The big news in Amarillo this week has been wrapped around the unanimous firing of City Manager Jared Miller. The news came down last week that they were going to be putting that to a vote, and that vote happened this week.

Miller was making around $300,000 a year as city manager, pretty good scratch for anyone. However, there are some complications and provisions inside his contract with the city.

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Namely the severance provision, which is going to send Miller on his way with a large sum of money in his pocket. Just how much you ask? How about a bit north of $730,000. Pretty solid severance if you ask me. Now comes the bigger question.

Where is the city going to find all this money to pay him? Is it going to come from tax dollars that we all pay? Well the answer there is no, and that seemingly relieved a lot of residents. Dig a little bit deeper though and it may just rile you right back up.

The money will be coming from the water and sewer enterprise fund. Now on the surface you may just go, oh ok, and move along. You do realize that fund is actually money that we pay to the city right? Seems to me that's the same as tax dollars.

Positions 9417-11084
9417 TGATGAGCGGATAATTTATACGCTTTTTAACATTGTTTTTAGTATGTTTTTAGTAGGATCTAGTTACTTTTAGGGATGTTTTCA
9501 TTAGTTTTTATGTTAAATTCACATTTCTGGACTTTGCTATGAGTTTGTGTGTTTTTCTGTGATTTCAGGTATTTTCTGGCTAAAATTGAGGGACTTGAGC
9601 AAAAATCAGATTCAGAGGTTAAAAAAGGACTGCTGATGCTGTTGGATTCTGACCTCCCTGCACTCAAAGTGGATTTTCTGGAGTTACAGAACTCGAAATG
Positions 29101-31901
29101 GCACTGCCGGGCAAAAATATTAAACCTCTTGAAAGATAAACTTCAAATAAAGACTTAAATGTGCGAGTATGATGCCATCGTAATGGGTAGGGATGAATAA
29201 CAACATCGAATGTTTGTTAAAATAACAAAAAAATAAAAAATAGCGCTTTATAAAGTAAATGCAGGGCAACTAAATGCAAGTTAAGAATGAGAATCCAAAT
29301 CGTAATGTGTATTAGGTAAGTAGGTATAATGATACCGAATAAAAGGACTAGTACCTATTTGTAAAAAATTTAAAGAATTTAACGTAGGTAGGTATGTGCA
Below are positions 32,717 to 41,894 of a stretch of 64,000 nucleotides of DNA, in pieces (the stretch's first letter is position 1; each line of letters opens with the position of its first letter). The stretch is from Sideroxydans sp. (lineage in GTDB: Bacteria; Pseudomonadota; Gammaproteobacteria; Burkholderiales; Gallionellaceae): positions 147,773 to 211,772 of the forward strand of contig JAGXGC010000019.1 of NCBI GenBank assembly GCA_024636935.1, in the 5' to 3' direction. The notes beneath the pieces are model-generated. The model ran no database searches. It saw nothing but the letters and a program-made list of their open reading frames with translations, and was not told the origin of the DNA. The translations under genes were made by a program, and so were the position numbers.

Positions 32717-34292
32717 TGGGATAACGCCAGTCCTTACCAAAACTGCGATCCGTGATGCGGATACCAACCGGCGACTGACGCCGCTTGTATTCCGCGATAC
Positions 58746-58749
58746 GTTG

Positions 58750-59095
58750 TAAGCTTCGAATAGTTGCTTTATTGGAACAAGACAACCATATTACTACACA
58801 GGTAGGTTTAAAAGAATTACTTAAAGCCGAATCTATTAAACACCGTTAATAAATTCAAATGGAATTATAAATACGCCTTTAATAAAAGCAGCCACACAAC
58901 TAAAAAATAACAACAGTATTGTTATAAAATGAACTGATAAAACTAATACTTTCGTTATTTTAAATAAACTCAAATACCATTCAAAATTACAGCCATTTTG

There's a monthly fee on your water bill that goes into this fund, and it should be used on things such as improving Amarillo's water quality amongst other things. Instead, a huge chunk of money will be coming out of it to pay off Miller.

I only bring this up because in order to get the money back into that fund, the city officials will have to look at all the other different funds we dump money into and decide which one of those funds is the lowest priority to the city.

I'm not going to tell you how I feel about all this because at the end of the day, my opinion doesn't matter. I just wanted to point out that it feels like we're robbing Peter to pay Paul and ultimately affect the citizens of Amarillo.

Check Out The Original Names For These Amarillo Streets

It's hard to imagine these well-known Amarillo streets as any other name. Try to imagine giving directions to someone while using their original names. Gets tricky, doesn't it?

The new names (that we currently know them by) came mostly from associates of Henry Luckett, who drew the first map of the area. When this took place exactly, records do not show, but the street name revamp is covered extensively in 'Old Town Amarillo' by Judge John Crudgington, published in the Plains Historical Review in 1957.

LOOK: Vintage Postcards of Palo Duro Canyon

These vintage postcards of Palo Duro Canyon are a true look into the past.

You may recognize quite a few of the iconic landmarks found in the canyon, but there's still others that you just might have not seen yet! Key word...."yet."

Take a trip into the past with these spectacular vintage postcards, you'll be inspired to take a hike!

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